Sanctuary Integrated Monitoring Network
Monitoring Project

CSCAPE: Collaborative Survey of Cetacean Abundance and the Pelagic Ecosystem.

Principal Investigator(s)

  • Karin Forney
    NOAA Fisheries
Start Date: June 03, 2005
End Date: December 15, 2007

CSCAPE is a collaboration between the National Marine Fisheries Service and the National Marine Sanctuary Program to assess the abundance and distribution of marine mammals and to characterize the pelagic ecosystem off the U.S. West Coast.

The primary objective is to conduct a marine mammal assessment survey out to a distance of approximately 300 nautical miles, with additional fine-scale surveys within the NMS boundaries.

A secondary objective is to characterize the pelagic ecosystem within the study area, through the collection of underway and station-based biological and oceanographic data, seabird studies, and acoustic sampling.

A final objective is to conduct biopsy sampling and photo-identification studies of marine mammal species of special interest.

Summary to Date

In June 2005, the National Oceanic and Atmospheric Administration (NOAA) began a research effort to identify and count marine mammals and seabirds along the west coast of the United States while also investigating the ocean ecosystem. This scientific endeavor, known as the Collaborative Survey of Cetacean Abundance and the Pelagic Ecosystem (CSCAPE) will survey up to 300-miles along the continental shelf and deep waters off the coasts of Washington, Oregon and California.

Researchers will gather information on the number and location of marine mammals and seabirds, conduct biopsy and photo-documentation of whales and dolphins, collect zooplankton and jellyfish samples, and conduct oceanographic investigations. Scientists will pay particular attention to the waters within the National Marine Sanctuaries as part of a long-term ecosystem-monitoring program.

CSCAPE is a continuation of a series of cruises by NOAA Fisheries Service to study west coast marine mammals, begun in 1991. CSCAPE will continue its research from July through December, concentrating first on areas of the other West coast marine sanctuaries of Cordell Bank, Gulf of the Farallones and Monterey Bay, and then surveying the entire marine region within 300 miles of the coast.

The preliminary observations below are from 3 June to 20 July, 2005 off the coast of Washinton, Oregon and Northern California.

Read CSCAPE Weekly Cruise reports at:

You can compare the 2005 CSCAPE findings with data from the previous years collected by NOAA Coastal Marine Program at and by Cascadia Research at

Monitoring Trends

  • Over 15 species of cetacean (whales and dolphins) and 40 species of bird were recorded. As in past years, the most abundant species coastwide was the short-beaked common dolphin, and the most abundant whale was the fin whale. Off Oregon and Washington, Dall's porpoise was the most abundant species.
  • Within the national marine sacntuaries, humpback whales were the most common whale species and Pacific white-sided dolphins were the most common delphinid.
  • Blue whales have been less abundant along the U.S. West Coast in 2001 and 2005 than during the 1990s, whereas estimated humpback whale abundance is greater than during all previous assessments through 2002.
  • One single sperm whale was encountered over Juan de Fuca Canyon. It is the first sighting of sperm whales in the Olympic Coast National Marine Sanctuary since it was designated in 1994. 14 additional sperm whales were observed off the coast of Humboldt County, Ca.


Monitoring the abundance and trends of marine mammals, and aspects of their ecosystem is essential for managing marine mammal populations and the fisheries that interact with them. CSCAPE will help to establish a baseline and monitor the health and well-being of our marine sanctuaries.

Study Parameters

  • Range/Biogeography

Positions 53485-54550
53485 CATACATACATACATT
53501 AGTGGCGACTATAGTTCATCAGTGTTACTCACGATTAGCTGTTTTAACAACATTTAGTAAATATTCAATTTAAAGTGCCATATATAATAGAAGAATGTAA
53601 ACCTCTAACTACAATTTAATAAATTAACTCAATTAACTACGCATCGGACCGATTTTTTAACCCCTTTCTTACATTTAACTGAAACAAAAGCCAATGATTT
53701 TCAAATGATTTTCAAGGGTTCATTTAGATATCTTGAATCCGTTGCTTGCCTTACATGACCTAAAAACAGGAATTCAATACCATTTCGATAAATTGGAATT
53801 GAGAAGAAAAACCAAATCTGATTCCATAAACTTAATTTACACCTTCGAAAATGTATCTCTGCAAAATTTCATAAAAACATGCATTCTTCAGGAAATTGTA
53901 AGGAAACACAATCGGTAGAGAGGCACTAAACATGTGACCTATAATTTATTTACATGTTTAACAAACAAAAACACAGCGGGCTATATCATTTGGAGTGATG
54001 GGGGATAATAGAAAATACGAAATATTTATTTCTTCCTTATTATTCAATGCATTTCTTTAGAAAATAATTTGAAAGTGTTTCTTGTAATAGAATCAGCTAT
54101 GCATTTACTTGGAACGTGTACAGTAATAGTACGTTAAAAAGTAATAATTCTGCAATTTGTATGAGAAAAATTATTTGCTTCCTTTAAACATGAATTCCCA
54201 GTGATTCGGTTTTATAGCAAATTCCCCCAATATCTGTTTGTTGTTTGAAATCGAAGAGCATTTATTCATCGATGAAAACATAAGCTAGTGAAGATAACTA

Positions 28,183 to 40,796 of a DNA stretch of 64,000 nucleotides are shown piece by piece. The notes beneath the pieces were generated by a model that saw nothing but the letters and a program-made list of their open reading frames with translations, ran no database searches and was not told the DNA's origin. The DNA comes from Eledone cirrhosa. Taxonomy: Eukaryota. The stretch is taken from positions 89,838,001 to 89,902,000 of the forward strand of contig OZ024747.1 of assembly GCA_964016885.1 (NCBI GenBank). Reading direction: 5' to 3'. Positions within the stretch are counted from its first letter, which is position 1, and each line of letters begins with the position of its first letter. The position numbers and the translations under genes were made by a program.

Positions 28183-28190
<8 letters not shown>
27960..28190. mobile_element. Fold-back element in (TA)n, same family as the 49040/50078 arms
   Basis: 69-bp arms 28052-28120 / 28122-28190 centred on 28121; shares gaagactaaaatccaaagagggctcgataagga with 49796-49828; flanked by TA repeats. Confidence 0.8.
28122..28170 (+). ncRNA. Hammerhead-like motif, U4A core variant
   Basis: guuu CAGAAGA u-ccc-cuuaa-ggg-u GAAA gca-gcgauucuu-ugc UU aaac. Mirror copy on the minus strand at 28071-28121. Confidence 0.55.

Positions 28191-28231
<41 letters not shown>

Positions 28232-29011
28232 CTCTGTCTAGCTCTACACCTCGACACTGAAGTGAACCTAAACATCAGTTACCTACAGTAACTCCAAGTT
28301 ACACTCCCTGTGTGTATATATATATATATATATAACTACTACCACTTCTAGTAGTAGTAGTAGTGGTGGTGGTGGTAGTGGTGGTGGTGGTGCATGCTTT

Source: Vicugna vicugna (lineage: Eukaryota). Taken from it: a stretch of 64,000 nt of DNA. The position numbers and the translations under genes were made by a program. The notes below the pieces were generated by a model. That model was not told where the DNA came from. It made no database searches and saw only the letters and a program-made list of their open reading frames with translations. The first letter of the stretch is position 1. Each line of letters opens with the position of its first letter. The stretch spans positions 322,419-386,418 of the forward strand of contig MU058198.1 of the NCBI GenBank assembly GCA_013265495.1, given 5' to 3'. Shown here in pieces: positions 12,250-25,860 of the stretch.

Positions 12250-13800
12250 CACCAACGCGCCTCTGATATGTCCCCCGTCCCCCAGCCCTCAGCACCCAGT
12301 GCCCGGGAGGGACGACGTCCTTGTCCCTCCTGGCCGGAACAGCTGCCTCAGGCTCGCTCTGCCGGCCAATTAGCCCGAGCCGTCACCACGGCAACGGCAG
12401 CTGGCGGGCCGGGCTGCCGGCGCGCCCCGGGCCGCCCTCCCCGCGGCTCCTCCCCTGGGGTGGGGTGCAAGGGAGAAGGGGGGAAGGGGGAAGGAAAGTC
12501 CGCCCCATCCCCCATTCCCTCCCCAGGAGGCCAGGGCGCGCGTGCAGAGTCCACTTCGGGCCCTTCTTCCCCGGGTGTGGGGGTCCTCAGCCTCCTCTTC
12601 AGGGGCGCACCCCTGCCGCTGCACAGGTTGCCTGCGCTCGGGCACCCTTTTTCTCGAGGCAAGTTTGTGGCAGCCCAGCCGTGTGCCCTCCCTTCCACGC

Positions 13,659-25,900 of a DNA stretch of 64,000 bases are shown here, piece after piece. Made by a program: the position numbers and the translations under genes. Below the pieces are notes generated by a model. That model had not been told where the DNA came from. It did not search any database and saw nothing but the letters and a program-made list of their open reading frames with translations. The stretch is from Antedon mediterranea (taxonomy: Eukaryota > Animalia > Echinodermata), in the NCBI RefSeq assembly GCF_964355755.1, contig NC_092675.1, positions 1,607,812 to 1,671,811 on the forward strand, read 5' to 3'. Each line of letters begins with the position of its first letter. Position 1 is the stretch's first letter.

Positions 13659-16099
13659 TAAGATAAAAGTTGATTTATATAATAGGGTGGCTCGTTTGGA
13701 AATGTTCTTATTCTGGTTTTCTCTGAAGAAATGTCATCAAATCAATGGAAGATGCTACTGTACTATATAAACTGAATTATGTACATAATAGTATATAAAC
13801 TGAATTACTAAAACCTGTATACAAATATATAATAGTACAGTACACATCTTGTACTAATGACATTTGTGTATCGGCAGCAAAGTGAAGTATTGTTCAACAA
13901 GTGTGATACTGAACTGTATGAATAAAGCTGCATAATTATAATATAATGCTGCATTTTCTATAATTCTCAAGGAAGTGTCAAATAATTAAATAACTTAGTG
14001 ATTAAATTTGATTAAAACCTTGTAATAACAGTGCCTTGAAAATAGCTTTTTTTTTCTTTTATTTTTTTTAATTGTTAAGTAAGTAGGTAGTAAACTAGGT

• Habitat association
  • Habitat
  • Trophic association
  • Biomass
  • Abundance
  • Distribution
  • Density
  • Age structure
  • Stock assessment
  • Genetics
  • Temperature
  • Currents
  • Density
  • Salinity

Study Methods


Line-transect survey methods are used to collect abundance data. Daily watch for cetaceans are maintained on the flying bridge by 6 mammal observers during daylight hours while the ship travels at a speed of 10 knots). Each observer works in 2-hour rotations, manning each of the following 3 stations on the flying bridge for 40 minutes: a port side 25x150 binocular station, a center-line data recorder position, and a starboard 25x150 binocular station. An “independent observer” may keep a separate watch of animals sighted during the cetacean survey operations, to be compared later with the observer team’s data.

Logging of Data - A log of observation conditions, watch effort, sightings and other required information is entered into a computer, hooked up to the ship's GPS (for course, speed and position information) and SCS (for weather and heading information).

Breaking Trackline - On sighting a marine mammal school or other feature of biological interest, the Cruise Leader or marine mammal observer team on watch may request that the vessel be maneuvered to approach the school or feature for investigation. When the ship approaches a school of dolphins, the observers will make independent estimates of school size.

Biopsy and photographic - Operations may commence from the bow, based on directions from the Cruise Leader or Senior Marine Mammal Observers. In some instances, the Cruise Leader requests the deployment of a small boat for biopsy, photographic or other operations.

It may occasionally be necessary to divert the ship's course from the established trackline during regular effort due to glare or adverse sea conditions. Under these circumstances, the ship may divert up to 30 degrees from the established course. This deviation may continue until the ship is 5 nm from the trackline, at which point the ship should turn back toward the trackline.

Dive-Interval Studies – Sightings of deep-diving whales prompt dive-interval studies, at the discretion of the Cruise Leader. The collection of dive-interval data is necessary to produce sightability correction factors for those species that spend a considerable amount of time diving. This will help determine how long these species of whales stay under water, for more accurate population estimates. The observer team on watch starts the dive-interval computer program, and requests that the vessel approach the whales targeted for this experiment.